Modern Affairs: Finding Myself In Love

The story of Amal Basileios-Faisal. 

The column Modern Affairs is dedicated to the untold and imperfect stories of love in all of its many manifestations. It is written with the belief that we can start to see our differences and our diverse experiences for the strengths that they are. With this series, we will attempt to explore the human condition through the lens of love, in whatever form that may take. 

Disclaimer: For the safety and privacy of the individuals involved in these pieces, the real names of those mentioned have been replaced with a pseudonym. This series will be written in first person, which is a stylistic choice; these pieces do not reflect the experiences of the author.

I never thought I would be in a real relationship. 

It sounds dramatic, but that conviction was an honest reflection of my mindset for a long time. I was happy with who I was and what I wanted, you know? I was good by myself, and really did not need anything more than what I had: my family, my friends, my faith. There was no need to risk all of that for the sake of a relationship that I didn’t even really need. It just wasn’t that important to me. 

It feels strange to say all of this. It seemed normal to me then, but putting it to paper now, with where I am in my life and my mind, it feels like I was naïve to the way life works. Love finds us when we least expect it, and I don’t mean to be that person, but it’s a fair cliché at least. I thought that I could ignore this part of myself, push it to the side for the sake of maintaining the status quo within myself and within my communities, but I don’t know how to be true to myself without being true to every part of myself. 

Falling in love with Gabby was simultaneously the beginning and the end of everything for me. I never meant for it to happen, and I could never have anticipated everything that has come with it. Loving her has given me the strength to understand and accept the deepest, most hidden parts of myself. It has been the most freeing experience of my life, as much as it has been the most damning. There is nothing more to say for it: love is love. There could be no denial of it, no pushing it away or off to the side; and now there is no way for me to go back to the life I had before I loved her.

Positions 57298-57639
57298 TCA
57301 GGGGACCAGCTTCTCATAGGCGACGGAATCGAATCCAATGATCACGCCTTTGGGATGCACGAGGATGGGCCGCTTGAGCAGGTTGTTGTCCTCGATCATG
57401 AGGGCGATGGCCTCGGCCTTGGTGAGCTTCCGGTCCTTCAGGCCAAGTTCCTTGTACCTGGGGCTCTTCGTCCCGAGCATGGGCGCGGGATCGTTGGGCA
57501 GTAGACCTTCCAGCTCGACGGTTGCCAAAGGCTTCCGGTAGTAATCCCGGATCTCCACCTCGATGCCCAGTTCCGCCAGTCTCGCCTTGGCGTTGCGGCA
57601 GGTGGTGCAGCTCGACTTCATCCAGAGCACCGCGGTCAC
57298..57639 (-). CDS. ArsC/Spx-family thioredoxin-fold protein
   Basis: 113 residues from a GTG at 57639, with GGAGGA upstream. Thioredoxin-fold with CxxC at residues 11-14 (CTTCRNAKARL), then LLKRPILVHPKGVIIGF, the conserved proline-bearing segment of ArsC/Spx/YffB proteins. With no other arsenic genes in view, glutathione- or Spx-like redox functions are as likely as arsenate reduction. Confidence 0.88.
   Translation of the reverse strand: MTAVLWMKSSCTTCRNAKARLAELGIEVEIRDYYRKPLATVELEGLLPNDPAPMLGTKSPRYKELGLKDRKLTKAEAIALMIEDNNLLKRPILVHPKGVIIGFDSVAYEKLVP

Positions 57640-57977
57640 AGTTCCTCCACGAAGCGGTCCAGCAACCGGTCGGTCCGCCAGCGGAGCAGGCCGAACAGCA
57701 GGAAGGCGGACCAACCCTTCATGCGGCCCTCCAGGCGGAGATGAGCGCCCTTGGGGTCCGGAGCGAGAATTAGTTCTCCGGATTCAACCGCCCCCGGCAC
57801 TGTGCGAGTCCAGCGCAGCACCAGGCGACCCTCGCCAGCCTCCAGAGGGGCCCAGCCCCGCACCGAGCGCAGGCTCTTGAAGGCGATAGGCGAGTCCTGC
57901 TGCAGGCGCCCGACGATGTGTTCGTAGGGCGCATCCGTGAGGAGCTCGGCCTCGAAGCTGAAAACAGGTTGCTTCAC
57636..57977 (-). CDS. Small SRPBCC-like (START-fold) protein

There are a lot of people who told me that this was a test that He put in my path, to try my faith and to see if I would remain faithful to Him. But why would God give someone this identity, something that gives them a community that is so accepting and so loving, and then tell them that they can’t be a part of that? Why would He offer this bit of salvation, but then say that they have to repress that part of themselves in order to be truly Muslim? What kind of God would give someone an extra burden like this, and tell them that they don’t get to be happy in the way that other people are happy? Why can’t I be happy with myself, and make someone else happy, in the ways that other people are allowed to be? Why did God decide that we got this test, over other people? I don’t understand. Why is this a test?